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Wednesday, November 27, 2019

Let us go rejoicing: The First Sunday in Advent

  Let us go rejoicing:
The First Sunday in Advent
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December 1, 2019
Isaiah 2:1-5; Psalm 122; Romans 13:11-14; Matthew 24:37-44

As we begin the new liturgical year, the church invites us to remain vigilant and to take our salvation seriously. We expect a joyful, hope-filled beginning to Advent and the Gospel hits us with some strong images that we know too well are hard realities in life. If we think back to our Thanksgiving gathering a few days ago, we realize how different siblings can be from one another despite having a similar familial formation. Just mention politics and once-close siblings cannot speak with one another anymore, and we realize our fundamental worldviews are different. The Gospel rings true: two men working in a field, two women grinding at a mill; one will be taken, the other will be left. We can only be responsible for our own selves. Our journey to the Lord is individual and we have to work out our salvation on our own.

The journey to Jerusalem as a mountain climb is a helpful image for us to begin Advent. Our ascent is uphill, and it can be tiring. We will need breathers and pauses and we take Eucharistic nourishment to regain energy, but we have to face forward and take one step at a time, putting one foot in front of the other to keep us on the right track. Just move forward. The journey is the destination; onward and upward is our mantra, setting our gaze upon our Jerusalem where we will experience redemption.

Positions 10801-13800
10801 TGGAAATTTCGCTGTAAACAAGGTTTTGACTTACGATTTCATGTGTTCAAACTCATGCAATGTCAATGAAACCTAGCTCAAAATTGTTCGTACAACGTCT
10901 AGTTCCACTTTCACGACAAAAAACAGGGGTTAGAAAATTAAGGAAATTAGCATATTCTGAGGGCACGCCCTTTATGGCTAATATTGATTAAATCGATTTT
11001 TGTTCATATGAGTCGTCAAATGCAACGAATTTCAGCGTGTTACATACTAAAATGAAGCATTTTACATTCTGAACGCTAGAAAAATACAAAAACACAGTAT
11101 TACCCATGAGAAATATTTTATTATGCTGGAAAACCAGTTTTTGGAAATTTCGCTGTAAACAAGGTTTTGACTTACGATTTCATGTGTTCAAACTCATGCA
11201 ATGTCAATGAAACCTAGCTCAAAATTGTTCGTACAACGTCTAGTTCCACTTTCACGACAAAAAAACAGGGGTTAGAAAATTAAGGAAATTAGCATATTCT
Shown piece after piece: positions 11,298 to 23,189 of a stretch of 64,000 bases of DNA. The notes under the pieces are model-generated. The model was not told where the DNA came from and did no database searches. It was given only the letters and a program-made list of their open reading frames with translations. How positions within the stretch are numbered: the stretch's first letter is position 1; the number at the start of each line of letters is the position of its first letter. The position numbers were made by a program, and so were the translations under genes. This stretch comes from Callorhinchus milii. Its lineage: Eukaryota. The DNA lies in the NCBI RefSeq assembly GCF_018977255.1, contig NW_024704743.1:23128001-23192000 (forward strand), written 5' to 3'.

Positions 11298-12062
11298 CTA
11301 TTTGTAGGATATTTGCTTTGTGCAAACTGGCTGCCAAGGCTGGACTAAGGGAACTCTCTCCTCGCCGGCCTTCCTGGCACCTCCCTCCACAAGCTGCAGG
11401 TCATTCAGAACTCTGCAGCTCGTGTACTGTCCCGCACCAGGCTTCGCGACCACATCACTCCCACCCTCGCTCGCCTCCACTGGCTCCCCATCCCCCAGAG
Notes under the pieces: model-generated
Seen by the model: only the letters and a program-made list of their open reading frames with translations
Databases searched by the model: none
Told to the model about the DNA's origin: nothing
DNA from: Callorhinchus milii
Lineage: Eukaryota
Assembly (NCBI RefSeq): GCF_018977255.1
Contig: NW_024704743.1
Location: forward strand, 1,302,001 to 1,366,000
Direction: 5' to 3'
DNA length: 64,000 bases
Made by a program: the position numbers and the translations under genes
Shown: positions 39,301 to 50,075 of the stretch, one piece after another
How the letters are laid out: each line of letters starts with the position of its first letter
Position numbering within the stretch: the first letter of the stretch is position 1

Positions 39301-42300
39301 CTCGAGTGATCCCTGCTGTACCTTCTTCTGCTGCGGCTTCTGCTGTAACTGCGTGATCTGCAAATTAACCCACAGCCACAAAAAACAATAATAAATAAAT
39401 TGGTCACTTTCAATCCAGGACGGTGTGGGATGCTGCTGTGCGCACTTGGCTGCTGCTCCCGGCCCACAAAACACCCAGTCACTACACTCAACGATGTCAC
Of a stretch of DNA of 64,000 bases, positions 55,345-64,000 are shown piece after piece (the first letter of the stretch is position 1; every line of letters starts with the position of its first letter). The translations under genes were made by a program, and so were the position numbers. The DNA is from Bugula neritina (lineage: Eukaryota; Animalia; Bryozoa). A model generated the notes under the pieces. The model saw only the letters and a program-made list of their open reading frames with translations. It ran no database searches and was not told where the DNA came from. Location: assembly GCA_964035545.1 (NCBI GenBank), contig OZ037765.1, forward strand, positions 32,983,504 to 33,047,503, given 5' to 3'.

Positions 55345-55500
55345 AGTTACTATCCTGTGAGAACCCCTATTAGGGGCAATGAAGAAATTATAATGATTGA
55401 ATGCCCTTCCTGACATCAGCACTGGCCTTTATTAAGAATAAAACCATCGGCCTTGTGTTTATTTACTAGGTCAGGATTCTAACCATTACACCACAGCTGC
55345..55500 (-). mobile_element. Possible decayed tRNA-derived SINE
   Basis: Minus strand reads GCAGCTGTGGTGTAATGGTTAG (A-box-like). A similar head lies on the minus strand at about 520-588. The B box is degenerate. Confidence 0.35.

Where do we start? Exactly where you are. If you want to know God’s will, look right in front of you, not off the side, not far in front of you, not in a week from now, today. God’s will is operative through your good desires. Stay focused on those actions for which you alone are responsible. What are those actions? Be kind, patient, and generate peace by settling disputes and being compassionate.